Gambling can be a fun social activity, but too much can be a problem. Excessive gambling can cause legal problems, relationship issues, and mental health problems. Moreover, it can be a risk factor for suicide. If you’re worried about gambling, there are many resources available to help you find support and get treatment.
The first step toward overcoming your gambling addiction is to recognize that you have a problem. This can be tough, but if you think that your behavior is causing harm, it’s time to stop. Taking over your family’s finances does not mean micromanaging your problem gambler’s impulses. You can use the support of friends and family to help you through this process. However, it can also be difficult for them to see you struggle with addiction. They may feel ashamed or embarrassed, and may not want to talk about their own gambling habits.
Getting support from family, friends, and other people is a crucial part of recovery. Not only can it provide encouragement, but it can also help your loved ones to realize that you are not alone in this battle.
While there are many forms of therapy available, there are certain approaches that are commonly used for treating gambling disorders. Among these are group therapy, family therapy, and psychodynamic therapy. These techniques work to address the root causes of gambling, such as stress, anxiety, and depression. Other types of therapies include career counseling and marriage counseling.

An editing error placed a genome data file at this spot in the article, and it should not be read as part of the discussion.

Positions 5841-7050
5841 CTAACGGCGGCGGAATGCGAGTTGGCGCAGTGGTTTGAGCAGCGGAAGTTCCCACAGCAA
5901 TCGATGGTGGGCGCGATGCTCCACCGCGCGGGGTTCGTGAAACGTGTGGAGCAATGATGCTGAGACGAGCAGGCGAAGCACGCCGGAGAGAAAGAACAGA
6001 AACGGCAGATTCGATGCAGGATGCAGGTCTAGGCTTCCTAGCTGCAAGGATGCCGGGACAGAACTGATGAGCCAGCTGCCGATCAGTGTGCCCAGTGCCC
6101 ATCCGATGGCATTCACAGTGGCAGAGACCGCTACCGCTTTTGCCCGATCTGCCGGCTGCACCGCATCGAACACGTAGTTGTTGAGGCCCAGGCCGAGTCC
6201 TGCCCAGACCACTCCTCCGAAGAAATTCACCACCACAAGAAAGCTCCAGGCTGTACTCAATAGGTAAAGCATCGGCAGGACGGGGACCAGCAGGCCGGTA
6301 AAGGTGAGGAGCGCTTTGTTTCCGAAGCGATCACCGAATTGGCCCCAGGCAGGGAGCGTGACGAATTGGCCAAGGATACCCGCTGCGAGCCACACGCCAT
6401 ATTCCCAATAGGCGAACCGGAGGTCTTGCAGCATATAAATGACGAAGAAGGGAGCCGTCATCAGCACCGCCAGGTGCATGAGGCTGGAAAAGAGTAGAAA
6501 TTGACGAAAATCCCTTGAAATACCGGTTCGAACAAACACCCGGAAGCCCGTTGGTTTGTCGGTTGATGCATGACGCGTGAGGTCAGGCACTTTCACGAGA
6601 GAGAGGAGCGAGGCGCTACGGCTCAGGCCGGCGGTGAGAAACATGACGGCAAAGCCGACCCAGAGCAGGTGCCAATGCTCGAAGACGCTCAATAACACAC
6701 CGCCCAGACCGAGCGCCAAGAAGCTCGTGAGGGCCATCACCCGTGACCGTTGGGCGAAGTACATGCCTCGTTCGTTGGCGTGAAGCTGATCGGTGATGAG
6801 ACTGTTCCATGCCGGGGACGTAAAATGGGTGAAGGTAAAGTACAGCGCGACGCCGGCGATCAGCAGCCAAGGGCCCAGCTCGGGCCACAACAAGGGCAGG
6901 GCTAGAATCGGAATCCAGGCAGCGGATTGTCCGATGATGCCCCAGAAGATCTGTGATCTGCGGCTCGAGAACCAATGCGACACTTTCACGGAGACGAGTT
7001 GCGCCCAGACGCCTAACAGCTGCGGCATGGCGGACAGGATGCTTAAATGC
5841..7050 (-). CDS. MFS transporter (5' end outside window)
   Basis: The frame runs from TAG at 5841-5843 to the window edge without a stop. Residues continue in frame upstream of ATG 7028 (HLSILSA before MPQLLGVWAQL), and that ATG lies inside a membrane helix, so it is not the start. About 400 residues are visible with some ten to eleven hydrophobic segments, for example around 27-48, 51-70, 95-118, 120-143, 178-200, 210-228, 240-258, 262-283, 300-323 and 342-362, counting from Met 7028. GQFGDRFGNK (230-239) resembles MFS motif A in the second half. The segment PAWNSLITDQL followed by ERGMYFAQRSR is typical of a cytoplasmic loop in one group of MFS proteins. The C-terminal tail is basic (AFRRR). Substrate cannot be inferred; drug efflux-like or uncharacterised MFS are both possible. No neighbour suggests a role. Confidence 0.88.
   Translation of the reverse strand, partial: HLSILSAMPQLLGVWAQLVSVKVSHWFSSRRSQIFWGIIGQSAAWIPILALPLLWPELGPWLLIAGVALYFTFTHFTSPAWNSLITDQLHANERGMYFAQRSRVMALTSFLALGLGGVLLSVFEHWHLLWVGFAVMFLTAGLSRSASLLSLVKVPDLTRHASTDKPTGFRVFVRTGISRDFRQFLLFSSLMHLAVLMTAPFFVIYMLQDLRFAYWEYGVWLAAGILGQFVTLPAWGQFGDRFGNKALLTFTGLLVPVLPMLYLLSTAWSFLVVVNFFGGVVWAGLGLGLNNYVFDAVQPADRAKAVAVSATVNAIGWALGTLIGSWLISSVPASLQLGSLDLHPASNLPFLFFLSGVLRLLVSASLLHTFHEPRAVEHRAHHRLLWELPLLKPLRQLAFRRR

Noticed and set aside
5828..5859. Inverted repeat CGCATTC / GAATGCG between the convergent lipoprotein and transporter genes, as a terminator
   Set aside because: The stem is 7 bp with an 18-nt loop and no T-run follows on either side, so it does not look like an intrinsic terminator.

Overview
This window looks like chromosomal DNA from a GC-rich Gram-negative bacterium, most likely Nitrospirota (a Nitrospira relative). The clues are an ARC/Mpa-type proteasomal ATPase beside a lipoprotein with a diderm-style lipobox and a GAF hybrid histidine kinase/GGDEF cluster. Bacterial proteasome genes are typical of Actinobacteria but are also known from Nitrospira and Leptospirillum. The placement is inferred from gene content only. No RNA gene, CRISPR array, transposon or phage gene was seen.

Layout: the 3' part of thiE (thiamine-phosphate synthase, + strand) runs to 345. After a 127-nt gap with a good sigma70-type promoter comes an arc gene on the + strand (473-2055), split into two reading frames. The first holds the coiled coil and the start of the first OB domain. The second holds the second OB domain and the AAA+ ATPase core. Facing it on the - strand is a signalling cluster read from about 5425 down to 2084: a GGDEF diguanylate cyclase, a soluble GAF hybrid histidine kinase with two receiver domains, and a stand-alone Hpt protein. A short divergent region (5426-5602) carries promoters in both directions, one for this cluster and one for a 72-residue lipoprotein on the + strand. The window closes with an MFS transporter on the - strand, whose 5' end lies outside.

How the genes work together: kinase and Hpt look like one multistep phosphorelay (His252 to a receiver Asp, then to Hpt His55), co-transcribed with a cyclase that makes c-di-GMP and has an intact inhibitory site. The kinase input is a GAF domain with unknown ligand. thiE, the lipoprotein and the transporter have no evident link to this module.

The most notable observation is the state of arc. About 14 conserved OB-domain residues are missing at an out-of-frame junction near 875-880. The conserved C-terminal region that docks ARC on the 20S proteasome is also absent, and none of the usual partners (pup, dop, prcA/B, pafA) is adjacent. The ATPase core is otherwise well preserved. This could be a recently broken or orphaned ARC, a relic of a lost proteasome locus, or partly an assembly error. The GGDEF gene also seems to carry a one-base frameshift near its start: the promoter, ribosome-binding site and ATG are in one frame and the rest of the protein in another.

Addiction to gambling is common in younger and middle-aged men and women, but it can also affect older adults. Symptoms of gambling disorder can begin as early as adolescence. Symptoms can include high suicidal ideation, mood disorders, and difficulty controlling gambling habits. It can be very challenging to break the habit, but with the right help and support, you can recover.
When it comes to recognizing your own gambling problems, it is important to understand the difference between an occasional social activity and a serious gambling disorder. There are many resources for recovering from an addiction, including education classes and joining a recovery program. Many states have gambling helplines.
You should also remember that while a problem gambler can be diagnosed, there is no one-size-fits-all approach to treating this disease. Some individuals will require inpatient treatment programs. Others will benefit from outpatient therapy. No FDA-approved medications are currently available to treat gambling disorders.
While there are no medications on the market that can treat this condition, there are medications that can treat other conditions that are co-occurring with gambling. For example, if you are struggling with a mood disorder, your doctor might prescribe antidepressants to relieve the symptoms.
Another way to get help is by reaching out to the National Gambling Helpline at 1-866-662-HELP (4357). In many cases, family members and friends can be the most valuable source of support. Getting counseling can give you a better understanding of the consequences of gambling, as well as how to change your gambling habits.